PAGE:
This article, "Wilson Raj of SAS: Customer Data Privacy is the New Experience Differentiator" was first published on Small Business Trends

In the News – Small Business Recovery Funds Still Available, More on the Way?

ppp loan deadline

Not every small business in the US is back to full operations. In fact, there are many still operating under tight restrictions. And it’s putting a dent in their finances.

However, there are opportunities for those small businesses continuing to struggle through the pandemic.

Early next week, June 30, is the final day to apply for a Paycheck Protection Program (PPP) loan from the Small Business Administration. And the SBA just brought back a tool on its site that can help any small businesses seeking one of these loans to get matched with a lender quickly. Check out our report on the deadline and the Lender Match tool: PPP Loan Deadline in June 30 – Still Time to Apply.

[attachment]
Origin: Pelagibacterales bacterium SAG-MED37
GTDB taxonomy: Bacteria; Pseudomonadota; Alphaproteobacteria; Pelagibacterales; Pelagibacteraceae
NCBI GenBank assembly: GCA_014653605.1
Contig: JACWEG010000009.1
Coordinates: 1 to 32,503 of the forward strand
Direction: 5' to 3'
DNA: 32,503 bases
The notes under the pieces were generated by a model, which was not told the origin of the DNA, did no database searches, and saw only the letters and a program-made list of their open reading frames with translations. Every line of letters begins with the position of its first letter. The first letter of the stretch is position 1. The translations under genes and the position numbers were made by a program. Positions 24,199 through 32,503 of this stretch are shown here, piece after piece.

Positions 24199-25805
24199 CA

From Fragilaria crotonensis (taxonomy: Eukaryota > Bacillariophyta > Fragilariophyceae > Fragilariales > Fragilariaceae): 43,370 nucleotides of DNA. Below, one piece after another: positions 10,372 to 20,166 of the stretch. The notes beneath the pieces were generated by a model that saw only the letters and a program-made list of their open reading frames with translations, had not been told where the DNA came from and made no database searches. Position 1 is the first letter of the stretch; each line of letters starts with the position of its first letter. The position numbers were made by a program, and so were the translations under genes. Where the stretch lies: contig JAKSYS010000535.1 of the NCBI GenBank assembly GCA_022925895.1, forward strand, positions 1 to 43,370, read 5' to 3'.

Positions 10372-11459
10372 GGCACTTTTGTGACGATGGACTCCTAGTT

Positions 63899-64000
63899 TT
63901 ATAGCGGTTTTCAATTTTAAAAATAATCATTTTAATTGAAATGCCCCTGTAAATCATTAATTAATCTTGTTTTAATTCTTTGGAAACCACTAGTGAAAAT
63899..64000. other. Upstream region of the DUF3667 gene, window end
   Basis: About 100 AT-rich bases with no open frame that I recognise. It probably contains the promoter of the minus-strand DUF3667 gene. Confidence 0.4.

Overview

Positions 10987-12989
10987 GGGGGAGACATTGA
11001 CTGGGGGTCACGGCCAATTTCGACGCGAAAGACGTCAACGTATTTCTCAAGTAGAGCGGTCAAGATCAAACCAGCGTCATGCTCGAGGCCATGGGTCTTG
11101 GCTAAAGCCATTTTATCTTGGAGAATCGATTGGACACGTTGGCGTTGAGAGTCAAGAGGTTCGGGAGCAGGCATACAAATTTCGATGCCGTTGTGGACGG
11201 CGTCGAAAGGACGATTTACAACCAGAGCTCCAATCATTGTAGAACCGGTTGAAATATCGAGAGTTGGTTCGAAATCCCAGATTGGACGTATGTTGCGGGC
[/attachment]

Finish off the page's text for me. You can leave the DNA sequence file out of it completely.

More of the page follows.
Also, check out this report on the success rate small businesses that apply for PPP loans are seeing: 64% of Companies Applying for PPP Funds Got Money

The SBA also recently re-opened its EIDL (Economic Injury Disaster Loan) program. This provides another option for small businesses struggling financially as a result of the COVID-19 pandemic. You can read more details on that loan program and how much is available in this report filed recently: EIDL Program Reopened for Eligible Small Business Companies

In other news this week, one industry advocacy group says the businesses it supports deserve some type of break or incentive from a potential future pandemic stimulus bill. And more companies are releasing tools and assistance in their own way for small businesses plotting their recovery plans.